I realised after my first few months in the job as a ground instructor at Gaydon that my three colleagues in the Victor office not only trained new Victor crews, but they were taking it in turns to go on detachment to RAF Changi in Singapore. They went out for two months at a time which meant, taking into account transit and handover times, their turn came around about three times a year. For those three AEOs, the novelty of regular detachments to the Far East had definitely worn off: they were well stocked up with duty-frees and they were always looking for excuses for not going out east again. I, on the other hand, was looking for any excuse to return to that fascinating island city. From time to time I asked Squadron Leader Sheriston, my immediate Boss, if I could take a turn at the detachment in Changi but the answer every time was that I was not qualified: the need-to-know principle was at work again. Eventually my perseverance paid off. Looking back, I imagine Sheri must have persuaded Bomber Command to let me go but I soon found out that I was most definitely not qualified.
The first thing Squadron Leader Sheriston told me, when he personally gave me an initial briefing, was that the detachment at Changi was known as Medium Bomber Operations and was a secret element of Headquarters Far East Air Force (FEAF - always spoken as fee-aff). He explained that before I could go out East I would need to learn about the Victor's electronic counter-measures (ECM) equipment; it was the same equipment that would have been used to help the Victors reach their targets in the event of nuclear war against the Soviet Union. After confirming to the Boss that I was definitely still interested, I did a potted two day course to learn the basic facts, then I was sent out to Changi where Flight Lieutenant Dick Waddell would complete my on-the-job training in time for him to return home for Christmas. It all seemed very straightforward.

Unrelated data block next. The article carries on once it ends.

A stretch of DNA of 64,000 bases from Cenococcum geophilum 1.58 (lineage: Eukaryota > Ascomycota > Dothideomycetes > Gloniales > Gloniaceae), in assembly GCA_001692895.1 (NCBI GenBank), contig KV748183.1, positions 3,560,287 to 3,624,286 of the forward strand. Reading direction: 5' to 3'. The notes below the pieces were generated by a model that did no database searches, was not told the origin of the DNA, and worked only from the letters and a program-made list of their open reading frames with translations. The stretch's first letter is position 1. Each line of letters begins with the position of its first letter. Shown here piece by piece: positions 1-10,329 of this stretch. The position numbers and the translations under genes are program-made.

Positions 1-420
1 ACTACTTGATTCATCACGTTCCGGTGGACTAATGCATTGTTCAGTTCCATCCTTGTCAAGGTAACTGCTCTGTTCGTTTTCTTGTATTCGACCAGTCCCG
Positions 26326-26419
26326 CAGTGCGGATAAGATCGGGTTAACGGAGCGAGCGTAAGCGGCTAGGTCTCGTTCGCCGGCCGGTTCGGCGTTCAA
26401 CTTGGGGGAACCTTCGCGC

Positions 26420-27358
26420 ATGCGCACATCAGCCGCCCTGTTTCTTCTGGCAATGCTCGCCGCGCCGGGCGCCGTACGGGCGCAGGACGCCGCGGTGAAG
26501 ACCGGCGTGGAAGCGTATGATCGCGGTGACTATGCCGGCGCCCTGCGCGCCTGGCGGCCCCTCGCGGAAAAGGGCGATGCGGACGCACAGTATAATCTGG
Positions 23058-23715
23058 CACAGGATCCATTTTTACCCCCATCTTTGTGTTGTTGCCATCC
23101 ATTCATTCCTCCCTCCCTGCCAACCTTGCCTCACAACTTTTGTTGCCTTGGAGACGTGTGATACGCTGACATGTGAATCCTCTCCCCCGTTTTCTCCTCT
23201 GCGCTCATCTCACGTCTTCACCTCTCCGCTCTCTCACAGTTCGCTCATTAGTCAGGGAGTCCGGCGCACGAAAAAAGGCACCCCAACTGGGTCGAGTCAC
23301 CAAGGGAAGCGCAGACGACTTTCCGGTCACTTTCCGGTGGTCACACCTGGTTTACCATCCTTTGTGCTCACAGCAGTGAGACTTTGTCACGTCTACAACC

I flew out from Lyneham on Thursday 28 October 1964 on RAF Comet Flight 2820 which departed at 10.15am. We staged through El Adem (Libya), Khormaksar (Aden) and Gan (The Maldives) and arrived at Changi at 5.20pm local time the following day - a total of 19 hours 15 minutes flying time. I was met on arrival by Dick Waddell and moved into the HQ FEAF Fairy Point Officers' Mess, which got its name from the slight hill on which the truly magnificent colonial style edifice stood overlooking Changi Beach.
For those interested in minutiae: the timings of the eight Comet flights recorded in my official logbook above are Z times - that is to say Greenwich Mean Time (UTC). The four Argosy timings are in Singapore local time, GH. The G stood for 7 hours ahead of GMT and H 8 hours ahead of GMT; Singapore local time was, therefore, GMT plus 7hrs 30 mins. (These days, 2017, Singapore uses UTC plus 8.)
According to a Google Street Map I looked at recently, roads around Fairy Point still reflect the former-RAF years and include: Cranwell Rd, Halton Rd, Hendon Rd, Biggin Hill Rd and Leuchars Rd. The other RAF Officers' Mess at Changi in 1964 was Temple Hill Mess, much closer to where Changi Village and Changi Jail used to be and which was home for the Station's officers. That Mess overlooked the airfield and still has roads such as Martlesham, Digby, Farnborough, Hawkinge, Northolt and Tangmere. Obviously, the once glory years of the Royal Air Force are still remembered. While I'm on memories of past years, I note that in 1964 there were more RAF aircraft and personnel based on the Island of Singapore than there are in the entire Royal Air Force in 2017. I'm not making a political point - I just mention it.
The UK, Australia and New Zealand each had a permanent military presence in Malaysia. From 1963 the UK contribution was re-named Far East Command, and was, when I arrived on the scene, under the overall command of Admiral Sir Varyl Begg RN. The RAF's Far East Air Force then became officially known as Air Headquarters Far East, commanded by Air Marshal Sir Peter Wykeham RAF, although the more familiar old title, FEAF. continued to be used in speech. To avoid confusion, I will refer to it as FEAF in the rest of this story.